Among the 34 percent of Canadians who have made New Year’s resolutions, more than seven in 10 (73%) have resolved to be more environmentally conscious in 2008. And a clear majority have vowed to pursue healthier lifestyles involving regular exercise, better diet and less reliance on their cars.  Those findings come from to a national poll from VoxPop, a campaign by the Marketing Research and Intelligence Association (MRIA) to give voice to Canadians and encourage participation in opinion research. The MRIA governs and represents Canada’s survey research industry.

“The emergence of environmental protection as the dominant New Year’s resolution for 2008 speaks to how deeply concerned Canadians have become about the environment,” says VoxPop spokesperson, Brendan Wycks, Executive Director of MRIA. “In particular, people seem to have bought into the idea that direct, personal action can make a difference in protecting the planet for future generations.”

Not far behind Canadians’ resolve to be more environmentally responsible is a self-improvement focus on lifestyle and relationship issues. Nationally, seven of the top 10 resolutions, including the top three, involve protecting the environment, activities designed to improve physical fitness or taking steps to strengthen relationships. Other Top 10 priorities were building net worth, reducing debt and saving money.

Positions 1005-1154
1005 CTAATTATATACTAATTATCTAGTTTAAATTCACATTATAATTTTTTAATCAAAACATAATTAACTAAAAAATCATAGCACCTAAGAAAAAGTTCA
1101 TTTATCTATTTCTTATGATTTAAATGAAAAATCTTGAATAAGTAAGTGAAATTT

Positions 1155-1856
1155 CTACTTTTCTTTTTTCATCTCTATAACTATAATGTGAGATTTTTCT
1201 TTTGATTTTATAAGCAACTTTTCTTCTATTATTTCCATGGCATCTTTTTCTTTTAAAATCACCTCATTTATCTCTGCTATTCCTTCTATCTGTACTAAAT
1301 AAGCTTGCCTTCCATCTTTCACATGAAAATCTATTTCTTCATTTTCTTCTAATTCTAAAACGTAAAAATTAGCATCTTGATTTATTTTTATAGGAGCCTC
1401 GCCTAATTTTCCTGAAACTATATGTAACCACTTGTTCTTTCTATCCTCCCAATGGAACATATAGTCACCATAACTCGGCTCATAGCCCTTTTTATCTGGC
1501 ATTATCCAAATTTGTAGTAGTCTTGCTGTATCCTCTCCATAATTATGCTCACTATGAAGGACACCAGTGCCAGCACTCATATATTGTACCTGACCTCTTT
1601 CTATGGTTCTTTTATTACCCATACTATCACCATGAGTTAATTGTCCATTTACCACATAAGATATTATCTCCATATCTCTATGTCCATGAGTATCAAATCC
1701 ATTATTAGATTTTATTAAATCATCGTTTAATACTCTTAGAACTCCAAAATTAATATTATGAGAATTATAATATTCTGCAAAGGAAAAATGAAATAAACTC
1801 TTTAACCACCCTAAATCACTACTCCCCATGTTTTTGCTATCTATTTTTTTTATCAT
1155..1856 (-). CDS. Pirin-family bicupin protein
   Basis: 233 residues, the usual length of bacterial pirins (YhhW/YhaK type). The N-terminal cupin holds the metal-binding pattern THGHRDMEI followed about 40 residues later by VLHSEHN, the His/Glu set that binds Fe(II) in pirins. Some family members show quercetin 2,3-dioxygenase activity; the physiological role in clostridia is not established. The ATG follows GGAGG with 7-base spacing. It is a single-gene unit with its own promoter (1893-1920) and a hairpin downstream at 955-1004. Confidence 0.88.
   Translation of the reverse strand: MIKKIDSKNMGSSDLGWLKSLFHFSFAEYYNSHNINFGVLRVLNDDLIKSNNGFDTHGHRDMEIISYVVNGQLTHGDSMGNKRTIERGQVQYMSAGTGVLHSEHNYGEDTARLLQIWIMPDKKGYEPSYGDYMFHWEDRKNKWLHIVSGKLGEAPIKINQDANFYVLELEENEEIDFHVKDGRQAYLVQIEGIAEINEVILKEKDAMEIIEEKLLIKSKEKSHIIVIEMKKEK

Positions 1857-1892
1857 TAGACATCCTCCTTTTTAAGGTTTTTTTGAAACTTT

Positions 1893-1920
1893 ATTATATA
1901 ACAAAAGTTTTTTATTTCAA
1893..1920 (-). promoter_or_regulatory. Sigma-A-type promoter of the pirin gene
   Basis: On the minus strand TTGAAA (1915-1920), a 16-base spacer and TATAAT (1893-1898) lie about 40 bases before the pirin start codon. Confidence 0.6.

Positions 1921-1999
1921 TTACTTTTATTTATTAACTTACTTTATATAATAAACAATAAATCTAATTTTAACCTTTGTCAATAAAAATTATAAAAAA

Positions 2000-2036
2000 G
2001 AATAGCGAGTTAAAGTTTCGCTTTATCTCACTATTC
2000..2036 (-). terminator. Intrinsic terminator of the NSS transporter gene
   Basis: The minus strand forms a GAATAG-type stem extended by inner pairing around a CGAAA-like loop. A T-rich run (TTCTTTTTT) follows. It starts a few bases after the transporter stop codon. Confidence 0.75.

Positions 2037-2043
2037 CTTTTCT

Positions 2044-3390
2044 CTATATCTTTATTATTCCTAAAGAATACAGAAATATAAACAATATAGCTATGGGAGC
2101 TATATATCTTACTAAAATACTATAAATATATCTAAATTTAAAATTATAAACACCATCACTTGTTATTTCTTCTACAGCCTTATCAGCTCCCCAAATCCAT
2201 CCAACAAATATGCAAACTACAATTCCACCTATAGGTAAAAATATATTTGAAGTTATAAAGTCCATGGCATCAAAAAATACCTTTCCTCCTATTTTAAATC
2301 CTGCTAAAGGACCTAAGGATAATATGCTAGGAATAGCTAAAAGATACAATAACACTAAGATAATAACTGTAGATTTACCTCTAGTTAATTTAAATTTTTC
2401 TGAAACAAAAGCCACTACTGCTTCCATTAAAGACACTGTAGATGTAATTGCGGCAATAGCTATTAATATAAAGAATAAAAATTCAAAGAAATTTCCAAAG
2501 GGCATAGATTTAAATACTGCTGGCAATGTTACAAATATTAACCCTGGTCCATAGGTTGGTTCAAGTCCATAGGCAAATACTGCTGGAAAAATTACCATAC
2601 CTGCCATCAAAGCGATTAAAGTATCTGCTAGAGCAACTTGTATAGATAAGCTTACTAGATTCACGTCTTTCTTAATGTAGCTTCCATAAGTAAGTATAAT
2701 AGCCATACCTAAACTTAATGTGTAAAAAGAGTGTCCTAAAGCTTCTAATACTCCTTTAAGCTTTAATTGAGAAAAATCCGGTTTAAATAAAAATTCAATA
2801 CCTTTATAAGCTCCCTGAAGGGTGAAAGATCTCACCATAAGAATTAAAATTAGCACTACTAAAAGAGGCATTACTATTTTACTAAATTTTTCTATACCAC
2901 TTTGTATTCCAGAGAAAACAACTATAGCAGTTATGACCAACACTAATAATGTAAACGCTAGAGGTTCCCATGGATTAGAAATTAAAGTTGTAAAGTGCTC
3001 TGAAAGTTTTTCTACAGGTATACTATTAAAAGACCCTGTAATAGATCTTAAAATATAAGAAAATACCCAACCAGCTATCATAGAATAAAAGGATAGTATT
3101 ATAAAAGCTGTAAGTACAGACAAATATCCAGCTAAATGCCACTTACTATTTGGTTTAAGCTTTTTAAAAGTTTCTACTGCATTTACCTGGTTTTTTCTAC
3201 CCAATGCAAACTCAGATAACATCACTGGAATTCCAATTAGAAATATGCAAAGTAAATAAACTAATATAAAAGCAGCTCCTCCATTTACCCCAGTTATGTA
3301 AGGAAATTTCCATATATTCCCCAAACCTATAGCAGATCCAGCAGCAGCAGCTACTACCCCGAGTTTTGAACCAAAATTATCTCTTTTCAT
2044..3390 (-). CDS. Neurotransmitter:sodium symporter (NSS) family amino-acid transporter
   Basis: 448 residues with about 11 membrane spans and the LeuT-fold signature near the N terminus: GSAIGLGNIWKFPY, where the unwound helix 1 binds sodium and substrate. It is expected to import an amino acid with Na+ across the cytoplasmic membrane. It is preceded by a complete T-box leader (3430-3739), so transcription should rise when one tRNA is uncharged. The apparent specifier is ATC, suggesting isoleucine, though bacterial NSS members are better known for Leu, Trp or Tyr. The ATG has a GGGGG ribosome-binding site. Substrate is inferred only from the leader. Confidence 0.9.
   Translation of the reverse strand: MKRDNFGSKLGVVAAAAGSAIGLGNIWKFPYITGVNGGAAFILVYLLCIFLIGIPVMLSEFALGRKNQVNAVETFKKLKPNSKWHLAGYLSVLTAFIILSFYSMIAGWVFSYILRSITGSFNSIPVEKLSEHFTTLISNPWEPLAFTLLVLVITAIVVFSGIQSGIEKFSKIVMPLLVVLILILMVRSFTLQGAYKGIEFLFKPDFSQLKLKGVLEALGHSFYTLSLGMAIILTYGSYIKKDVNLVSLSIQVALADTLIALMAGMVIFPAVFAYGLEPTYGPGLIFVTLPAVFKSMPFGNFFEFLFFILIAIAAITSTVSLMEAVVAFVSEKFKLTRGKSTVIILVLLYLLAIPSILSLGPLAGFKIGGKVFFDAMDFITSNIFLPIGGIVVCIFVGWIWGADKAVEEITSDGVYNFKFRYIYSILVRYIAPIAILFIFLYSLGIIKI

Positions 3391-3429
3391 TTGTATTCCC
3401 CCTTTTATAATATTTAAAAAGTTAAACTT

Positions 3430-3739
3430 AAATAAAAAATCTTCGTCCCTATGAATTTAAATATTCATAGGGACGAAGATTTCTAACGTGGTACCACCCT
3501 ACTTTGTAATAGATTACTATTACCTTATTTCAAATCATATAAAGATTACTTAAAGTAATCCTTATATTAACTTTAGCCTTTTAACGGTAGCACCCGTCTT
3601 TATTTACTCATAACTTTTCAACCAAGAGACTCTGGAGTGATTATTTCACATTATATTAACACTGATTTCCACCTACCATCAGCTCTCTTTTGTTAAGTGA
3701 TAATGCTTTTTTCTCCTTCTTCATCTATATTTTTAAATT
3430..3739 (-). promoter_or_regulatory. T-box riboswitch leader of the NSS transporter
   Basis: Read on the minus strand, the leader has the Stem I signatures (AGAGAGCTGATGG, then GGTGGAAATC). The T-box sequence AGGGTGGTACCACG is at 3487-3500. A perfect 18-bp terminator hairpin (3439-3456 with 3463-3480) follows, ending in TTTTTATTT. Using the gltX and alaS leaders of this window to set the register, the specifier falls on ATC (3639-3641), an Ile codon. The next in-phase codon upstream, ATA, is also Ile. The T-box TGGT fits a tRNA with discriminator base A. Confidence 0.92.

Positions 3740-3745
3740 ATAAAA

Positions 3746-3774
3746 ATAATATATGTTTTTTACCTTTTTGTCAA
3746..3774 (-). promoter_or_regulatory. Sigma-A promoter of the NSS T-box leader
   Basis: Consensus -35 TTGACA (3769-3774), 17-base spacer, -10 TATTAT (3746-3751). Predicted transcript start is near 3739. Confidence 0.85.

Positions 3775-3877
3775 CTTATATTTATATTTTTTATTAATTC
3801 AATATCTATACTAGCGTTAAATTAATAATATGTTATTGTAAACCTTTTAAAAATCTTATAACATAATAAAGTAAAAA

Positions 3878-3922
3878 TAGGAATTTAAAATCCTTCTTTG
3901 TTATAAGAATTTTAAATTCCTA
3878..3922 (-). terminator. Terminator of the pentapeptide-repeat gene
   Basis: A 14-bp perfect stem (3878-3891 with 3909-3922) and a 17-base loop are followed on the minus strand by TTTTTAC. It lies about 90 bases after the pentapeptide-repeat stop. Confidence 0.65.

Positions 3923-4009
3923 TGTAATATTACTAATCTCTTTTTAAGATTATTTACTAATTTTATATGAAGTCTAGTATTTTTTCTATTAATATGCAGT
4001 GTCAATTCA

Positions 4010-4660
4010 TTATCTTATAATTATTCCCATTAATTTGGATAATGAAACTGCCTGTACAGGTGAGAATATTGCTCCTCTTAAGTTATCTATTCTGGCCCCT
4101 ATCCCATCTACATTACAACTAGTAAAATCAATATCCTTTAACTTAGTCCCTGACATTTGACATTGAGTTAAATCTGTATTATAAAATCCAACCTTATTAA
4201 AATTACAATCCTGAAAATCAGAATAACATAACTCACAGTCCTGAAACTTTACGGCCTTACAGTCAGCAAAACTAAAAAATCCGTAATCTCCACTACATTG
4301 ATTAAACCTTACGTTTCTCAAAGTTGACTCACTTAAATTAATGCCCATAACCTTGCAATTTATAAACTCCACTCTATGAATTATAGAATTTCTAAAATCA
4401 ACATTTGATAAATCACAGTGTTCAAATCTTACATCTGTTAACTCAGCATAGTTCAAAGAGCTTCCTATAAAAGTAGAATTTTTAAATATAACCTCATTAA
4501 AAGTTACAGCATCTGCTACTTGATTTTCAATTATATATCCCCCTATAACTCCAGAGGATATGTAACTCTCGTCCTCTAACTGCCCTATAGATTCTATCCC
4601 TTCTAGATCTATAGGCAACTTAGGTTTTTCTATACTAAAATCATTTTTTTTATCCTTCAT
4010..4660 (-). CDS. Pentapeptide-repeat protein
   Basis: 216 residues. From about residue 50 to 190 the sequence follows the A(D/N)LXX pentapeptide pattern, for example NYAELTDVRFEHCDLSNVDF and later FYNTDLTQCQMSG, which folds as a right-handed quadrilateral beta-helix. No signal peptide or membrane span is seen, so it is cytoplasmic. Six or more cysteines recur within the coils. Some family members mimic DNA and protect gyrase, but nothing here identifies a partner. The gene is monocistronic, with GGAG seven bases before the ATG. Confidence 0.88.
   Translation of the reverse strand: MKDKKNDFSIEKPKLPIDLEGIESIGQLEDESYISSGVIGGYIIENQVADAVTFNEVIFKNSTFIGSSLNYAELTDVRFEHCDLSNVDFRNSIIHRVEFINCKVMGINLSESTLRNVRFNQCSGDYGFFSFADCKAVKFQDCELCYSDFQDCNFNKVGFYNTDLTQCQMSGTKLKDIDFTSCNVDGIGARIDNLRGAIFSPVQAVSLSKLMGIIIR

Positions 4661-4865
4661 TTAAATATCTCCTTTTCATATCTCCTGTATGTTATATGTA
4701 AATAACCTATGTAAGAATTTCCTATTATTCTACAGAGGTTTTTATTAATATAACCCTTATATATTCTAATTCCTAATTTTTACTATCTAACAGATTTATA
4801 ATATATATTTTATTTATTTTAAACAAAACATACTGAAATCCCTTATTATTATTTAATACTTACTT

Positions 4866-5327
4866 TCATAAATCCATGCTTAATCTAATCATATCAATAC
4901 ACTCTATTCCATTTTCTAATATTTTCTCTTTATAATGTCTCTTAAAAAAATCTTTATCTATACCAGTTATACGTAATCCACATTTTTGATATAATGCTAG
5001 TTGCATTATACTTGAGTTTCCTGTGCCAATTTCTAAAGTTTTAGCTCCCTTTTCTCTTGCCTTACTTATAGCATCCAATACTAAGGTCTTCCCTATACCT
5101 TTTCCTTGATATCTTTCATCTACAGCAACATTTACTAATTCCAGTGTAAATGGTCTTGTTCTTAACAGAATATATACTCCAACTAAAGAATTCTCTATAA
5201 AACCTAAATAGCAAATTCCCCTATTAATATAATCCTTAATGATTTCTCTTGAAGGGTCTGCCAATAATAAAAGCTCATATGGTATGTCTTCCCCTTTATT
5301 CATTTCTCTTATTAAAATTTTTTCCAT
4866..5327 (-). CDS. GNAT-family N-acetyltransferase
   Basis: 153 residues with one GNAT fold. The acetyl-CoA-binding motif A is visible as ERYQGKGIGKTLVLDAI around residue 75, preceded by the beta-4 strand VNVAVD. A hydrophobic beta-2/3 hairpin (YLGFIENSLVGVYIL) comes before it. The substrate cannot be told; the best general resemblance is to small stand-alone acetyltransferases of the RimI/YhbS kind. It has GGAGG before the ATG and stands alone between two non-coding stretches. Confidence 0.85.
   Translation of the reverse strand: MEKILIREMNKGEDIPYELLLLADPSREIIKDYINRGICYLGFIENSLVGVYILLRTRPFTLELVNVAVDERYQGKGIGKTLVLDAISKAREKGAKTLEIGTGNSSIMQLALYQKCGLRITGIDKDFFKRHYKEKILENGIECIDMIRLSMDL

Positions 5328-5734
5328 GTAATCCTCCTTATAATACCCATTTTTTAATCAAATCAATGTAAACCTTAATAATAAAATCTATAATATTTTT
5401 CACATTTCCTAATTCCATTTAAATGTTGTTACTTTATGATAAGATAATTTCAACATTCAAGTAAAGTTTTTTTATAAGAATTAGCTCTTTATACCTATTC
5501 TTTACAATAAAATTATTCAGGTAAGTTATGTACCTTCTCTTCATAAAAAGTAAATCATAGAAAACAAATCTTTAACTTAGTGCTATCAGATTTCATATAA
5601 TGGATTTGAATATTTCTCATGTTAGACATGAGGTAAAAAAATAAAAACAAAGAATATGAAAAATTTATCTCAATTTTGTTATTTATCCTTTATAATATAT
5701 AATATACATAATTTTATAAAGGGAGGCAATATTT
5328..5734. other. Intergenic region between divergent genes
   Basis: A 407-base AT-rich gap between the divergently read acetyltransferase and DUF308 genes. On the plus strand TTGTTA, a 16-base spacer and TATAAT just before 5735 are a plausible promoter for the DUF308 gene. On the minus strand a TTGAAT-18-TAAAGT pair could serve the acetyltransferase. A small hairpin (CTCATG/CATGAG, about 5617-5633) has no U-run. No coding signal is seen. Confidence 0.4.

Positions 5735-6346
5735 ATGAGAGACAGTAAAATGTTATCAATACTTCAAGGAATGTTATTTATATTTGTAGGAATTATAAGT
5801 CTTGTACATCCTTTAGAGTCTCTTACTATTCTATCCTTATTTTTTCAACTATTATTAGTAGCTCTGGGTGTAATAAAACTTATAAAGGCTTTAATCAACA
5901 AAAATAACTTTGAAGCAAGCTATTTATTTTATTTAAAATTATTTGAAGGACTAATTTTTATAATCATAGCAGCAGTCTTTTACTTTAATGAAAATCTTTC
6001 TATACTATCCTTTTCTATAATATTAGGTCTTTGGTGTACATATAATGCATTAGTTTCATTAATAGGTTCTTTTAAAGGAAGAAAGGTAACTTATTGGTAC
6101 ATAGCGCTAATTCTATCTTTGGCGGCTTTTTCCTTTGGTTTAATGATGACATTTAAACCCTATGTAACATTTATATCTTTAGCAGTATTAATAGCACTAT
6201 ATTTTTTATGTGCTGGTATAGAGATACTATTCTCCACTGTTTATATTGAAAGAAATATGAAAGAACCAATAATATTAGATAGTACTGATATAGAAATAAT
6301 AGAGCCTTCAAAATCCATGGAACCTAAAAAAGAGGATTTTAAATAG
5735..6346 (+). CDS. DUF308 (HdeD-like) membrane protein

Did your New Year’s Resolutions make VoxPop’s Top 10 list? Here is the ranking

1. I will be more environmentally conscious in my purchase and resource usage decisions

2. I will exercise regularly to improve my physical fitness

3. I will drive less and walk and cycle more

4. I will save significantly more money by reducing my spending on non-essentials

5. I will focus on paying down credit card debt

6. My resolution is to significantly improve my net worth

7. I will pay more attention to my friends, so they know they are valued

8. I will eat less red and processed meats and more fish and vegetables

9. I will be more sensitive and caring towards my partner

10. I will try to be significantly more focused on helping others

(more…)